Left-wing Mexican presidential hopeful Andres Manuel Lopez Obrador has an 11-point lead over rivals, according to an opinion poll published Wednesday, with his closest rival gaining slightly and the ruling party candidate losing support.
Lopez Obrador holds 34 percent of the vote, eleven percentage points more than Ricardo Anaya of the coalition "For Mexico in Front" with 23 percent, according to the survey by polling firm Parametria, published by Reuters Wednesday ahead of wider publication.
Ruling Institutional Revolutionary Party, PRI, candidate Jose Antonio Meade, a former finance minister, slipped two points from an earlier opinion poll to 18 percent, 16 points behind the frontrunner.
The survey, carried out and financed by Parametria, was taken between Jan. 25 and Feb. 2. Of the 1,000 people interviewed in their homes, 14 percent either did not answer, responded that they did not know or could not choose a candidate listed.
The results are broadly in line with a separate opinion poll published on Tuesday by newspaper El Financiero, which gave leftist Lopez Obrador an 11 point lead, with Anaya, the former chairman of the conservative National Action Party, gaining ground fast and Meade gaining slightly.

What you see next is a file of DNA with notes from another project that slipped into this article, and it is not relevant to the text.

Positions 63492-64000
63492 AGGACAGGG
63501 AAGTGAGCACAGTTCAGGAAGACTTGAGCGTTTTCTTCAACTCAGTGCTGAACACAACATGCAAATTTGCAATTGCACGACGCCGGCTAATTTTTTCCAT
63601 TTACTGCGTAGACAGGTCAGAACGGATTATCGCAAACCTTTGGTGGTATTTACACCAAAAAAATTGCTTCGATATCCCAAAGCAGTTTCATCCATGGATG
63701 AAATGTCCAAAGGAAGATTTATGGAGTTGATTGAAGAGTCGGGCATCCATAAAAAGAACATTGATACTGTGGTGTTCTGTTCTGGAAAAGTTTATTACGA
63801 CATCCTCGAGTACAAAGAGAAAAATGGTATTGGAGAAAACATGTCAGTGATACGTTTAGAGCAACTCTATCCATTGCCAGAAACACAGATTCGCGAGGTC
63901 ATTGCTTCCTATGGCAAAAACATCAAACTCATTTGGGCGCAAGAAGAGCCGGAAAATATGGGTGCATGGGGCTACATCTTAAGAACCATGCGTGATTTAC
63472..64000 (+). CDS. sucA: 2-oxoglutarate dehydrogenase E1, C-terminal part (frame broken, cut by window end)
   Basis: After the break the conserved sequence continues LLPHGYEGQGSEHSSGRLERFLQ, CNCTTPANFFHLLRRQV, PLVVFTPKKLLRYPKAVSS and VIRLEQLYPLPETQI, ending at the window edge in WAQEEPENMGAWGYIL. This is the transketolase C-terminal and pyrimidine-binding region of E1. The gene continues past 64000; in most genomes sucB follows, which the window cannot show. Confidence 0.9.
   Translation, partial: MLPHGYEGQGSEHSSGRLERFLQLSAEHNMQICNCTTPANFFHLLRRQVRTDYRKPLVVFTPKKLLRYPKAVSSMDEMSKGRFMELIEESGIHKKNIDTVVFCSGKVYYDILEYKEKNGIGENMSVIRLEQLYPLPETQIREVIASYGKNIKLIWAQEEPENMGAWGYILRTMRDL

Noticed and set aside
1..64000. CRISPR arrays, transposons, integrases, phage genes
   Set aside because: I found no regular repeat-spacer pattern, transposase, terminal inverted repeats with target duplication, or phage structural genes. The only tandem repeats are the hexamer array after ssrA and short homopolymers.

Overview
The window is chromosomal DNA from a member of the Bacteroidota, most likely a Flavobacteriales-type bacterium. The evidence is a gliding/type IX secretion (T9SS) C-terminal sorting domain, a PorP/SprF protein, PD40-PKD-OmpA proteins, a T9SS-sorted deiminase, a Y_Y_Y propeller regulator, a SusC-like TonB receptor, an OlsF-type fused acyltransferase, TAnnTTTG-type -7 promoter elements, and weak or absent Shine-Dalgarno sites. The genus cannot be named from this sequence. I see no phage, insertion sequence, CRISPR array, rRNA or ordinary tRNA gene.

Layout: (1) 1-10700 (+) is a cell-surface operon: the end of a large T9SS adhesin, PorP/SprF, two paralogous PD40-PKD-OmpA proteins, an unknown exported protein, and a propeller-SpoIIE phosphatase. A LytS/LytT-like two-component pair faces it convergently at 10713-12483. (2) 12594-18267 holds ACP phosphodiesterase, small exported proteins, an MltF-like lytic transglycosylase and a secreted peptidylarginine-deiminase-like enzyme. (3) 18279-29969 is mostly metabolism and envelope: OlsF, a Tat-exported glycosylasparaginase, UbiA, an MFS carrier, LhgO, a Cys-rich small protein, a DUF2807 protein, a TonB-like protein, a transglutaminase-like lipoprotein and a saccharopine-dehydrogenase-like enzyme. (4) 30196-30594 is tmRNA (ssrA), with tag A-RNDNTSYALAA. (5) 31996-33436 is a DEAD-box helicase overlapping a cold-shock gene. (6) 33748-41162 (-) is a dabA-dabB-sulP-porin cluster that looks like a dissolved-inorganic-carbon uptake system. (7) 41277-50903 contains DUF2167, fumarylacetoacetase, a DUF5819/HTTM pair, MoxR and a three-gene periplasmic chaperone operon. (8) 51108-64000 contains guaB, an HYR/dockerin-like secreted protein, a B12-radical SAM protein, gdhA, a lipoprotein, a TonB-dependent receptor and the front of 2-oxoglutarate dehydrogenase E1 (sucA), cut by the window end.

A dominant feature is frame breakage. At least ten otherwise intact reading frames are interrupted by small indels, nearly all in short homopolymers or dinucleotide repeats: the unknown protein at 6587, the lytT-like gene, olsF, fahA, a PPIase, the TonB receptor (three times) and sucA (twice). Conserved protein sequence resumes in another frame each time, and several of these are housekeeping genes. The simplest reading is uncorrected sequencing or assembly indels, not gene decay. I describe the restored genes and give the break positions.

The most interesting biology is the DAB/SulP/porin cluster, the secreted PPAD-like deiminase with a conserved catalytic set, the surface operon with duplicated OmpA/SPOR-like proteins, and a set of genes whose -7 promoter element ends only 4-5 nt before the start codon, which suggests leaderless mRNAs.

Lopez Obrador’s campaign for the left-wing Morena party will be focused on tackling inequality and corruption while increasing the minimum wage and pensions, guaranteeing jobs and schooling for over 2.5 million youth. He also vowed to review billions of dollars of private oil contracts if he wins the presidency.
He ran for president with Democratic Revolution Party, PRD, in 2006 against Felipe Calderon and again in 2012 against current President Enrique Peña Nieto, both of the PRI. Both elections were mired in controversy and hotly contested.
After the 2012 election, Lopez Obrador withdrew from the PRD and formed his own political party, Morena.
The July 1 election could be the first time that independent candidates make it onto the ballot, changing the dynamics of the campaign, said Parametria founder Francisco Abundis.
Three hopefuls are likely to collect enough signatures to go on the ballot, regulator INE data showed, and their mere presence takes votes from Anaya and Lopez Obrador.